In addition to margarine, sources of trans fats include shortening, deep-fried foods, breads, crackers, cookies, baked goods, candy, cereals, snack foods, spreads and numerous other processed and prepared foods.

To avoid buying products that contain trans fat, check the label for the terms “hydrogenated oils” or “partially hydrogenated oils”.

Conjugated Linoleic Acid

The most recent fatty acid to make front page news. It is a fatty acid found predominantly in beef, lamb and diary products, especially cheese. CLA seems to reduce cancer risk, enhance immune response and increase muscle mass.

Olestra

This is the stealth missile of fat molecules; it passes through the gastrointestinal tract without being digested or absorbed. As far as the human body is concerned, olestra is fat-free fat. Made from a combination of soy bean oil and table sugar, it makes the oil too “fat” for digestive enzymes to break it down. Hence olestra passes through he body without becoming a source of calories. On the other hand there have been reports that it can trigger intestinal cramping, flatulence and loose bowels. It also reported that it keeps the body from absorbing some carotenoids, nutrients that may lower the risk of cancer and heart disease.

Fats and Dairy

In a Standard Western diet, the biggest proportion of fat usually comes from dairy. Milk, cream, cheese, butter, and fermented milk products (including yoghurt), ice cream and the many processed dairy products on the supermarket shelves are the culprits. When you look into these products for their fat percentage by calories, butter is the worst , as it is 100% fat. Cream is 89% fat, cheeses average about 74 % fat and whole milk is about 49% fat.

Saturated fats make up about 60% of the fat content in the above mentioned dairy products. Despite a wholesome image and clever marketing, whole milk and fatty dairy products are some of the most unhealthy foods in our diet.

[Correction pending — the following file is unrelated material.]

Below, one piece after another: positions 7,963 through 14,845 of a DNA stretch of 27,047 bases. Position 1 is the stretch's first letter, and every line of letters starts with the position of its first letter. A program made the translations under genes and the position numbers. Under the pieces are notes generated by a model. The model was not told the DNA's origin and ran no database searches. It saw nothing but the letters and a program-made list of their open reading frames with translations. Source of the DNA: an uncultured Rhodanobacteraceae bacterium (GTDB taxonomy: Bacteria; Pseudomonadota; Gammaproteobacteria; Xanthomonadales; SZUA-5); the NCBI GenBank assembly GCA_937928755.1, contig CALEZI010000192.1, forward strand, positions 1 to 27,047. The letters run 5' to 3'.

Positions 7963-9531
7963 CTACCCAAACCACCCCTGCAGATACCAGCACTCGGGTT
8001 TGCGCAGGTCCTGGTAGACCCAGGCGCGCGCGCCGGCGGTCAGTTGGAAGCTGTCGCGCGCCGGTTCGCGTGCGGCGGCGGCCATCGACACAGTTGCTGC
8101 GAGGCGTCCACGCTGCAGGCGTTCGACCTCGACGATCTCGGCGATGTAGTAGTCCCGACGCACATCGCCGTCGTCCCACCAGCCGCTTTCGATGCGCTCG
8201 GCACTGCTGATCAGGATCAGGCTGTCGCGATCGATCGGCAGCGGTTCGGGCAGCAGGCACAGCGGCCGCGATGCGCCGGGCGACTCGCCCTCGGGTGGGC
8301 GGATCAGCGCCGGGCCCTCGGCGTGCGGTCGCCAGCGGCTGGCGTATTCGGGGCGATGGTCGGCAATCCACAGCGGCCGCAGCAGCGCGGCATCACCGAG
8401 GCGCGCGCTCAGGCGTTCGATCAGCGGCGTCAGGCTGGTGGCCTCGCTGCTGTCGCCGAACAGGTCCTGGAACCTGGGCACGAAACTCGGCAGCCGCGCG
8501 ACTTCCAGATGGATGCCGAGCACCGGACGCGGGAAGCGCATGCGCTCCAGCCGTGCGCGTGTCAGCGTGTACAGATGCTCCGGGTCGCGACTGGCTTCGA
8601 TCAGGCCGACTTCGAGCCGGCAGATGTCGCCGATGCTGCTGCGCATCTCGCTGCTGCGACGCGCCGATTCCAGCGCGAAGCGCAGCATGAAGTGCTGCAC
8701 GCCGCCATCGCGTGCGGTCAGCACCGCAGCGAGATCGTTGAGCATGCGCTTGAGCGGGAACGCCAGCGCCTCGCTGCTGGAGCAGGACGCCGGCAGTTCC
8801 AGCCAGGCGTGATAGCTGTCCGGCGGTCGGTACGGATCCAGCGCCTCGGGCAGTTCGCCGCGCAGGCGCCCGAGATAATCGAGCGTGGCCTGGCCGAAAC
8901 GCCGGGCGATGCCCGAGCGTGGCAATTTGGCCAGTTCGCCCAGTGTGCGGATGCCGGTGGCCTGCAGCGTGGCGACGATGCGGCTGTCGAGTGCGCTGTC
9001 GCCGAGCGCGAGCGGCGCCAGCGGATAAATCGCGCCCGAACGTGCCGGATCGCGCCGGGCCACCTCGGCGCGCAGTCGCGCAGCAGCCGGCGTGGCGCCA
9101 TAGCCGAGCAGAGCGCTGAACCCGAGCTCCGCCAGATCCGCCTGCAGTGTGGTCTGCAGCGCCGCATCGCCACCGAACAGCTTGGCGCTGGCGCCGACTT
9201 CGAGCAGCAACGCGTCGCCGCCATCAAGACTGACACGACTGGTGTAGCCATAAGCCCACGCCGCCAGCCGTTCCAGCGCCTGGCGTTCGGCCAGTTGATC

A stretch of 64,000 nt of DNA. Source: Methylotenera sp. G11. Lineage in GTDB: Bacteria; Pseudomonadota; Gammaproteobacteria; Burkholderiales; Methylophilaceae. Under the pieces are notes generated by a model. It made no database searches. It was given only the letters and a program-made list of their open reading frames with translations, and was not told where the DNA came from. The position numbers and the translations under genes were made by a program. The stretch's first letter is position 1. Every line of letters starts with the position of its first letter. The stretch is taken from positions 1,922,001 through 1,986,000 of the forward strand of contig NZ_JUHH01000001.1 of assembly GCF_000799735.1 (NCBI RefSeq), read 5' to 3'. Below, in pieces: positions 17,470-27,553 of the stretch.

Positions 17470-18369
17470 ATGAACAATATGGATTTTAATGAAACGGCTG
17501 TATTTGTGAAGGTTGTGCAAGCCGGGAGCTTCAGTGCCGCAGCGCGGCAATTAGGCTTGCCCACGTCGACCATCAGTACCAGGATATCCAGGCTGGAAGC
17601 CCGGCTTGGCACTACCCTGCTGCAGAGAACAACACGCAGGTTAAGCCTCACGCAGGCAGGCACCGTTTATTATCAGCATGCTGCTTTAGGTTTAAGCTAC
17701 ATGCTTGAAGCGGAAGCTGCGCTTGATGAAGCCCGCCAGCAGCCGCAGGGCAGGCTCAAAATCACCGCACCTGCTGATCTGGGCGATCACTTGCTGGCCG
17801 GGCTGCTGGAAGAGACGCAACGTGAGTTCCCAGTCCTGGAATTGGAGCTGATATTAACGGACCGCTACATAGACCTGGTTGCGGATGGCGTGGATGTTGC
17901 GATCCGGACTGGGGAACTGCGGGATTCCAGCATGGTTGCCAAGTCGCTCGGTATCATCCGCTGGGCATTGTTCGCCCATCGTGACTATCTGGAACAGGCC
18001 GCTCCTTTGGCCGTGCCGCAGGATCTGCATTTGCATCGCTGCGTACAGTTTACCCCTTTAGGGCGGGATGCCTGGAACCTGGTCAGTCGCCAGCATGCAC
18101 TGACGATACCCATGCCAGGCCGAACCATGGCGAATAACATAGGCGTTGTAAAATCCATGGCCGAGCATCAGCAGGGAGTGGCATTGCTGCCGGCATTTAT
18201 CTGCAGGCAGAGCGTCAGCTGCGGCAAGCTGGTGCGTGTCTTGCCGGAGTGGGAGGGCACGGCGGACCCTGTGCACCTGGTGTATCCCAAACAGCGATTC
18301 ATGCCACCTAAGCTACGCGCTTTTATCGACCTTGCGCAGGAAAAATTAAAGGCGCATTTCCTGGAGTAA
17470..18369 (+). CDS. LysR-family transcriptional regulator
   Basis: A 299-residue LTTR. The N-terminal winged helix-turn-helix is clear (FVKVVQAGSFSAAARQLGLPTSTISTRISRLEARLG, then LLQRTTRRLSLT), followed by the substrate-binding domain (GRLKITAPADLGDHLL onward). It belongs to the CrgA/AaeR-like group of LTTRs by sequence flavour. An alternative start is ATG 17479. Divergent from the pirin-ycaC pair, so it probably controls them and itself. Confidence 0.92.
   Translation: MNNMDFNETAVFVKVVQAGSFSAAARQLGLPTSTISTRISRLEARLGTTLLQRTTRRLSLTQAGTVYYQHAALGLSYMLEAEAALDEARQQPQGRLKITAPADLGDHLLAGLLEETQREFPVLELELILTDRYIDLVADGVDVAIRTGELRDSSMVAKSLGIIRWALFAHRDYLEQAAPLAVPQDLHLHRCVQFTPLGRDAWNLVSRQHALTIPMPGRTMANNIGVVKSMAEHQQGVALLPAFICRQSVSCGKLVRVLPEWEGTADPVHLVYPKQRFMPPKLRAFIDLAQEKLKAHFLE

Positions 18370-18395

Fat and Protein Content

To see the fat and protein content of different cuts of meat and fish, please click the following link: Fat and Protein Content

The Low Fat Debate

Whatever your dietary profile, low-fat food is vastly over-rated. Most low-fat products are nutritionally inferior to their less-processed, full-fat counterparts; something has to replace fat and usually it’s sugar, corn syrup, sweeteners, or chemicals.

If you think that switching to low-fat food alternatives will fix your weight problem, think again. All that low-fat food has done is lull us into believing that we can eat more of it, according to a new Cornell University study.

The Cornell study zealously traced every calorie that we consume in theatres, holiday receptions and in the home; and what they found was that people eat 28 percent more food (up to 45 percent more for the obese) when they know that what they are consuming is low-fat. "People don’t realize that low-fat foods are not always low-calorie foods," lamented lead researcher Brian Wansink.

Identifying and eating low-fat foods may provide some reassurance, but in reality, fat is often substituted with increased levels of sugar. This means that consumers believe that a low-fat alternative has up to 40 percent fewer calories than regular brands, when the actual figure is more likely to be only around 11 percent, say the researchers.

The study also showed that a person’s perception of what they thought amounted to a regular portion of food was often skewed when faced with low-fat alternatives. "People believe they will feel less guilty eating the low-fat foods, so they tend to overindulge, said study co-author, Pierre Chandon.

Additionally, the study subjects would eat foods they didn’t normally like as long as they were labelled "low-fat." For this reason, and the fact that people tend to overindulge when eating low-fat foods, Wansink suggests a far more practical tactic for the weight-conscious. "Stick with the regular version, but eat a little bit less. It’s better for both your diet and your taste buds."

Source: Cornell University Food Lab